Government of Lyubov

The ruling house of Gilead is lead by the Tsar (his most pious majesty) who functions as both the religious and secular leader of the government. Through long tradition, genuine belief and well-inculcated values, the Tsar Tzaddik is typically a genuine, albeit extremely focused, philanthropist who works to insure the safety and well being of his subjects.

The government is not particularly heavy-handed as social mores are enforced by policies of indoctrination, self-policing, and following the Tsar Tzaddik's example to prime virtues. The stories of the Tsar Tzaddik and his predecessors are published in comic format and the virtues of the ruling houses are extolled daily in the state run media. It is also taught in the form of children's stories and popular entertainment.

Law is a matter of tradition rather than legislation, as a result there is no legislative branch of government. The application of the law is in the hands of a Supreme Judicial Council whose 71 members are appointed for life by the Tsar Tzaddik. There is a advisory council to the Tsar Tzaddik, which lacks any law making ability but can offer advice and forms the leadership of the civil service executive. This council, the Duma, is composed of two tiers. The upper house is called the Senate and is composed of the Boyars of the minor houses of Lyubov, the lower house is called the Burgesses and is comprised of leading citizens of the world. There are seven members of the Senate (one from each province and the Tsar's representative as the Grand Duke of Kislev), the number of Burgesses is not fixed as the Tsar or the Boyars can appoint members.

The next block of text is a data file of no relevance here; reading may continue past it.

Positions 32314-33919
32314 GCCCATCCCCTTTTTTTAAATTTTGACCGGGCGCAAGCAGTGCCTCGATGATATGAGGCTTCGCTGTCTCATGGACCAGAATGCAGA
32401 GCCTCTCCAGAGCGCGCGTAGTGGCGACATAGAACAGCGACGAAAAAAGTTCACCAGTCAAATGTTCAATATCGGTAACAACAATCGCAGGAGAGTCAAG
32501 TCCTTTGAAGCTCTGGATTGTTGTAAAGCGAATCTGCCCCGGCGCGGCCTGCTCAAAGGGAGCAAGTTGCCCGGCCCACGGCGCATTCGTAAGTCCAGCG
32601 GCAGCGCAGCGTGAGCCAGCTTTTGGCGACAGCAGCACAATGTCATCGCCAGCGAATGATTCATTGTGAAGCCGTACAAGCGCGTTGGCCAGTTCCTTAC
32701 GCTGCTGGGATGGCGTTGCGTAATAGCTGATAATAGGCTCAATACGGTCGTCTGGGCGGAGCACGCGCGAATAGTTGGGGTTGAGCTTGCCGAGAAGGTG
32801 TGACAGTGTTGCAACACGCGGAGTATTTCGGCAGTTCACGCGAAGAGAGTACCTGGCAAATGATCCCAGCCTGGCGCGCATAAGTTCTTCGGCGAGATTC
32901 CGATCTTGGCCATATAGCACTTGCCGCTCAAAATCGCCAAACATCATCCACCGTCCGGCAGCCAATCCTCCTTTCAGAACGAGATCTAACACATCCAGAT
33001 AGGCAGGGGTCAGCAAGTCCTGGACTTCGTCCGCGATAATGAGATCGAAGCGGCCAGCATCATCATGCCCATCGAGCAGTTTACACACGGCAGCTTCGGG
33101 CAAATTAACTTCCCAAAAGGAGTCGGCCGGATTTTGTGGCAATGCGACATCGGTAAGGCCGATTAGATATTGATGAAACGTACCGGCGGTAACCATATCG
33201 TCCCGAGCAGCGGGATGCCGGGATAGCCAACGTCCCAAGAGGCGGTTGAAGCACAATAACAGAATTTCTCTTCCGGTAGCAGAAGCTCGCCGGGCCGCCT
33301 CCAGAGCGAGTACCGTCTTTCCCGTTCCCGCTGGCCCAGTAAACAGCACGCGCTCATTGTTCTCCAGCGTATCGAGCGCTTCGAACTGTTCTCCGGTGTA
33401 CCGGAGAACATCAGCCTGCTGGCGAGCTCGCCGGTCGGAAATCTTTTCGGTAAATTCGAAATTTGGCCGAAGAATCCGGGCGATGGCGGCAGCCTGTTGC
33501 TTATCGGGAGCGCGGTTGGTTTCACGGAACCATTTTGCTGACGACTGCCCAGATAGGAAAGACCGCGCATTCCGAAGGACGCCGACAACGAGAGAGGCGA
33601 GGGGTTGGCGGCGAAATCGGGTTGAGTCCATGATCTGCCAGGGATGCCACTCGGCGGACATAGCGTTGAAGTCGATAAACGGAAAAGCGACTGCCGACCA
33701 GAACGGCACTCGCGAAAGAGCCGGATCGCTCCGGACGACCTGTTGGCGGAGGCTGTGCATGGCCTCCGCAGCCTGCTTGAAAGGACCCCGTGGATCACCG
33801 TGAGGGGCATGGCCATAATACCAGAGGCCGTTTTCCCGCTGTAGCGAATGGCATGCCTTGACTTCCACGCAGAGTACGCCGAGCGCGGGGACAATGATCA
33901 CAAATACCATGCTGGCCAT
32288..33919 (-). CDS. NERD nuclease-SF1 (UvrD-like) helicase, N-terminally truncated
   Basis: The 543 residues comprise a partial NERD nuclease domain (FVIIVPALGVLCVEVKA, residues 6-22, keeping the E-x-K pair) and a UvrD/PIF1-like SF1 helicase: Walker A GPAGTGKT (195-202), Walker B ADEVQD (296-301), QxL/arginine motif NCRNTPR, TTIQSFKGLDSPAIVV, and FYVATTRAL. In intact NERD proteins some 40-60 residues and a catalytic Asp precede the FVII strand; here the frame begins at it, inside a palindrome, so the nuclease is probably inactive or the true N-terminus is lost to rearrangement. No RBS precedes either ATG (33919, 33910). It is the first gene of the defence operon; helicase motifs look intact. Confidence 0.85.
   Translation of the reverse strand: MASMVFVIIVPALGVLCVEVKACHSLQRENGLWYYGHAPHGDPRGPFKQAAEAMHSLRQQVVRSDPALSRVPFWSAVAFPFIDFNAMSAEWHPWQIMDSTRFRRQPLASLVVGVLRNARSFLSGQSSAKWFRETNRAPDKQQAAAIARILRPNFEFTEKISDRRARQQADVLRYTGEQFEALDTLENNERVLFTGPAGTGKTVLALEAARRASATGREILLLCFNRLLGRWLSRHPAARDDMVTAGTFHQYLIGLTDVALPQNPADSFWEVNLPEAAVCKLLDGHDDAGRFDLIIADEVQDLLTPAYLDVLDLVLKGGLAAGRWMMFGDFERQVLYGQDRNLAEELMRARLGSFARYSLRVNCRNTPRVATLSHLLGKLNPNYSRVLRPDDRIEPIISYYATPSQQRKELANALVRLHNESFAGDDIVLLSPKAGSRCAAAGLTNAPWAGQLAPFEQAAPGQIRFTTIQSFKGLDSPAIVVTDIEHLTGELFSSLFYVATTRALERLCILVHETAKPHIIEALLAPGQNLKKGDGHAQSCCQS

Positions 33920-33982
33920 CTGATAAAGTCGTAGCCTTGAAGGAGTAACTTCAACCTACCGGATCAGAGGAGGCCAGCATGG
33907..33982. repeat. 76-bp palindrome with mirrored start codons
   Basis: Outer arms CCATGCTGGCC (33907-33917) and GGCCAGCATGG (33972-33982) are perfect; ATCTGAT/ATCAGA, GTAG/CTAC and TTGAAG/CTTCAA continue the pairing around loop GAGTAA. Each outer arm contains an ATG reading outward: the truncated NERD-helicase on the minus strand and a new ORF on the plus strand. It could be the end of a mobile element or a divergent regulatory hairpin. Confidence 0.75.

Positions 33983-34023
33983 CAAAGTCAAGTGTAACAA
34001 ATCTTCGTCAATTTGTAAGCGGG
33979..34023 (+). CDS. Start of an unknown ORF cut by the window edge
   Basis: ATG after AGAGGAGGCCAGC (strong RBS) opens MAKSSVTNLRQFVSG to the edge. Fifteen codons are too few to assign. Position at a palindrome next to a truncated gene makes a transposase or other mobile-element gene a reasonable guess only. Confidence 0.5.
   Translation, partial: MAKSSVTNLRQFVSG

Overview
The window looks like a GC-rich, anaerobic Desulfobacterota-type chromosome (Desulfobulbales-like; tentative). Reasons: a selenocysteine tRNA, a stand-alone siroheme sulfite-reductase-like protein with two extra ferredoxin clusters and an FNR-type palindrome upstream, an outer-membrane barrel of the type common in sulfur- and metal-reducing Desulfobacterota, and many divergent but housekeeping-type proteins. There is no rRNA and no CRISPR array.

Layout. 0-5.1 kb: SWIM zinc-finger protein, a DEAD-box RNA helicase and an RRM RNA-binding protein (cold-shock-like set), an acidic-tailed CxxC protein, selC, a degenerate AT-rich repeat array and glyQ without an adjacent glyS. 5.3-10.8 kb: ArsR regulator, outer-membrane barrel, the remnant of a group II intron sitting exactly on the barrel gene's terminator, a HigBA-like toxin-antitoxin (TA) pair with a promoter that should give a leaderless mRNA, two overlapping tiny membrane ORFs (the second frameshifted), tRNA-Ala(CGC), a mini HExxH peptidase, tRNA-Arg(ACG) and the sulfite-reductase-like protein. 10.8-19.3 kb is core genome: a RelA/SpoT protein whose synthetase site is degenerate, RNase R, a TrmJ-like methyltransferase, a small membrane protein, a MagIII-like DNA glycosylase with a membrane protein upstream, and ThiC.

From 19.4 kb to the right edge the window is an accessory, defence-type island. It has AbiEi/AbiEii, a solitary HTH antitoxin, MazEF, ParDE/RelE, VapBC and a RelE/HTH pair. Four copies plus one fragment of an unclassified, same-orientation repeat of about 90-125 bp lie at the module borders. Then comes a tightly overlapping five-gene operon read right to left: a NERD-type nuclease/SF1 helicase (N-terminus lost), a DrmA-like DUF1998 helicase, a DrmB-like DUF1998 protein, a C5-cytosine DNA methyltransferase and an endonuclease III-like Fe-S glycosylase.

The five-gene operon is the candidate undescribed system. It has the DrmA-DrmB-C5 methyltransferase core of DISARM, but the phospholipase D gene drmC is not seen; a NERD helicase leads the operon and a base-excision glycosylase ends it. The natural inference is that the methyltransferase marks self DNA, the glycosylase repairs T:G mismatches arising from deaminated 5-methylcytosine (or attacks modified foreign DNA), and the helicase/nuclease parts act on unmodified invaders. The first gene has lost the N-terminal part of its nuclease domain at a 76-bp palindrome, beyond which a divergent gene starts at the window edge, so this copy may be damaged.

Concern for others, charitable giving, and public works are primary virtues. Those failing to live up to this society's high standards are pitied... and re-educated. There are half-way houses for those trying to work their way back into society, maintained at government expense. Extensive state-sponsored charities provide for medical care, housing subsidies, food subsidies and education. Taxes are relatively high, but by and large the citizenry support the status quo as the standard of living is also high.

Criminal justice tends to be restitutive rather than retributive. Thieves are required to repay their victims twice what they stole rather than be incarcerated. Those who cannot pay are forced into indentured servitude (either to the victim or to the state) to repay their debts. Assaults are punished by flogging and by restitution to the victim for injuries caused. Murder, rape, kidnapping, slaving, heresy, blasphemy and treason are all punished by death. Two witnesses to the actual crime are required for a conviction. While the legal system is simple, judges have some (but not unlimited) latitude in its application. A great deal of genuine justice is dispensed in the courts of Lyubov.

There are few limits on emigration, immigration is more strictly regulated. Immigrants are required to learn the language, laws and legal system prior to being granted permanent resident status. Residents can become citizens after a seven year residency and passing certain civil and religious tests.

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